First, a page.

Peer Remix Process Documentation

For my peer remix, I used Emma’s track, entitled Racing Time. I chose hers honestly because I just thought it sounded cool. She used ambient sounds of passing cars and a ticking clock to shape her track, and I liked the way that the final product turned out. When I remixed it, I did not change the sound of her track itself, although I did reorder it quite a bit. I also used some repetition to emphasize certain parts and build up to new ideas. Furthermore, I did not add very much to her existing track, either. I added a few cymbal hits to emphasize a few spots, but that was about it. I really liked the way that the included found sounds added to the track, and I think that determined most of the embellishments that I made.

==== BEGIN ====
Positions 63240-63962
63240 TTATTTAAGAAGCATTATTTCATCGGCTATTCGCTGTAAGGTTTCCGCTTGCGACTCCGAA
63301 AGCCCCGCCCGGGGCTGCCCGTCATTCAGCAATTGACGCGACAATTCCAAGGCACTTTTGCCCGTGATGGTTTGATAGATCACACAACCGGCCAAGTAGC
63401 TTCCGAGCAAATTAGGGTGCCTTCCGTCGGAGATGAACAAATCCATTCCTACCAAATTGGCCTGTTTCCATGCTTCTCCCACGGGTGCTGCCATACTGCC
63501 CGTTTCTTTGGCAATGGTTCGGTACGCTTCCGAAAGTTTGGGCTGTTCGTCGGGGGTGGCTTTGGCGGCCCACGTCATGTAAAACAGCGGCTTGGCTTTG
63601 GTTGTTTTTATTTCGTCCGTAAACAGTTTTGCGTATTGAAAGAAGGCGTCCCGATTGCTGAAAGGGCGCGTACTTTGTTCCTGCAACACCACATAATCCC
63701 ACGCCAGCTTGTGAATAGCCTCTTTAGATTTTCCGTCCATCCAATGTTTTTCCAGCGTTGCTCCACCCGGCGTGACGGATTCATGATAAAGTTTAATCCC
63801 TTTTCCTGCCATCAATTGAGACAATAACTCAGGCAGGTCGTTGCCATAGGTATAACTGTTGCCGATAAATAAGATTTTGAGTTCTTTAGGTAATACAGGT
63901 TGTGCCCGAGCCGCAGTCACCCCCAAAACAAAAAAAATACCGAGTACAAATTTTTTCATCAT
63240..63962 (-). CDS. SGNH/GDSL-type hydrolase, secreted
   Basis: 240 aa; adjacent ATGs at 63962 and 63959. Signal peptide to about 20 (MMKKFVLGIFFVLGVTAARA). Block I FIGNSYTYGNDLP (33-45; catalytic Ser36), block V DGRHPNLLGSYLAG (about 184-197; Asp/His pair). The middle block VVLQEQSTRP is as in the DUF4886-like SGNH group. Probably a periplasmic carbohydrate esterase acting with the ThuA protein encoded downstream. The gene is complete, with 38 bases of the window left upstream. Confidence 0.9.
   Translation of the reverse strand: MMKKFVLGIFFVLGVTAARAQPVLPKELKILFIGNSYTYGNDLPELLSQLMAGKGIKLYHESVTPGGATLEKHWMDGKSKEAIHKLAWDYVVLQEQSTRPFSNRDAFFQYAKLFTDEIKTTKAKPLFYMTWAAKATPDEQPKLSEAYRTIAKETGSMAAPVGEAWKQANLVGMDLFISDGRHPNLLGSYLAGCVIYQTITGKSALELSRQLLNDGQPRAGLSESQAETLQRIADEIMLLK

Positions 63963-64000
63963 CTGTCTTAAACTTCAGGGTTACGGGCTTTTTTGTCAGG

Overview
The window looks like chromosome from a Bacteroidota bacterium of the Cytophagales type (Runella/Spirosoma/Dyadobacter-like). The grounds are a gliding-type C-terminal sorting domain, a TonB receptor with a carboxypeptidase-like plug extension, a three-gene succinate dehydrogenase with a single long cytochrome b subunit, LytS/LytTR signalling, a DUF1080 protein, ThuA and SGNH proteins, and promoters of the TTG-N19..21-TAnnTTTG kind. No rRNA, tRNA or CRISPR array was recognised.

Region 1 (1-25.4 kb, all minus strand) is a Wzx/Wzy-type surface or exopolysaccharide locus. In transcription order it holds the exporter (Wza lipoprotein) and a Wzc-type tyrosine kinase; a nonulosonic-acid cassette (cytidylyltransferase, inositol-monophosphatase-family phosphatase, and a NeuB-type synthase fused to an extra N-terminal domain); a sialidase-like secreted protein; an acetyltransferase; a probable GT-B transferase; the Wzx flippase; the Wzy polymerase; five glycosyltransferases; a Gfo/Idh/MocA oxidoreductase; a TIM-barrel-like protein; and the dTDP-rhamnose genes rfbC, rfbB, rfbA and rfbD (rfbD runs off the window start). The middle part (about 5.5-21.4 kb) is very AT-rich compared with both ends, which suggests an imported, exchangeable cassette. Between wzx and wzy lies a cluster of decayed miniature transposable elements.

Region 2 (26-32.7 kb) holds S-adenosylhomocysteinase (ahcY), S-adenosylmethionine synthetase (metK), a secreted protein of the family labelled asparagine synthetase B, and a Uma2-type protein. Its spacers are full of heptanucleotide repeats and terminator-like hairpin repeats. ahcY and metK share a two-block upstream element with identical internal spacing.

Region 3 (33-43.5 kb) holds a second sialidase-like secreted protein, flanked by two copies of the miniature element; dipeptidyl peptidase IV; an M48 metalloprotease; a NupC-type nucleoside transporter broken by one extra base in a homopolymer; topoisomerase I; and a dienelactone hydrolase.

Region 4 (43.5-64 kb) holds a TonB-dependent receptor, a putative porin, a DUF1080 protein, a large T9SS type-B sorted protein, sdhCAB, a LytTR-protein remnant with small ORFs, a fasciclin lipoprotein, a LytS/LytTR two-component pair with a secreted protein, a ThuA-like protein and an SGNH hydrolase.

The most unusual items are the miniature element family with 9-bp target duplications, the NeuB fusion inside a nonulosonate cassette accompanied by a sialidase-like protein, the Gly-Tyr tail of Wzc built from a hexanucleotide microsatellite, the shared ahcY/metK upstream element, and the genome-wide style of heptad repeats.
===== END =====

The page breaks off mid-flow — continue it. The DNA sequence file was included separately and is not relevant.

Sample Genealogy

My first example is of a song containing a direct audio sample of another song. Thanks to, I was able to find this quite quickly. The two songs that I chose were All You Need is Love, by the Beatles, and Greensleeves, a traditional folk melody. Believe it or not, Greensleeves is sampled within All You Need is Love, which I, personally, would never have heard on my own, without the help of It appears in the background of the song, about three minutes and fifteen seconds into the song (note: you will need to open Spotify to listen to All You Need is Love). As it occurs, other short ditties are played by assorted instruments, producing a pleasurable cacophony as the chorus to the song loops and eventually fades. The melody to Greensleeves is really the only actual “melody” that is occurring in the background of the song; everything else seems to be random and sporadic. About fifteen seconds later, it, too fades from the song, as other instruments quickly replace it. Here is the link to, where I found both of these: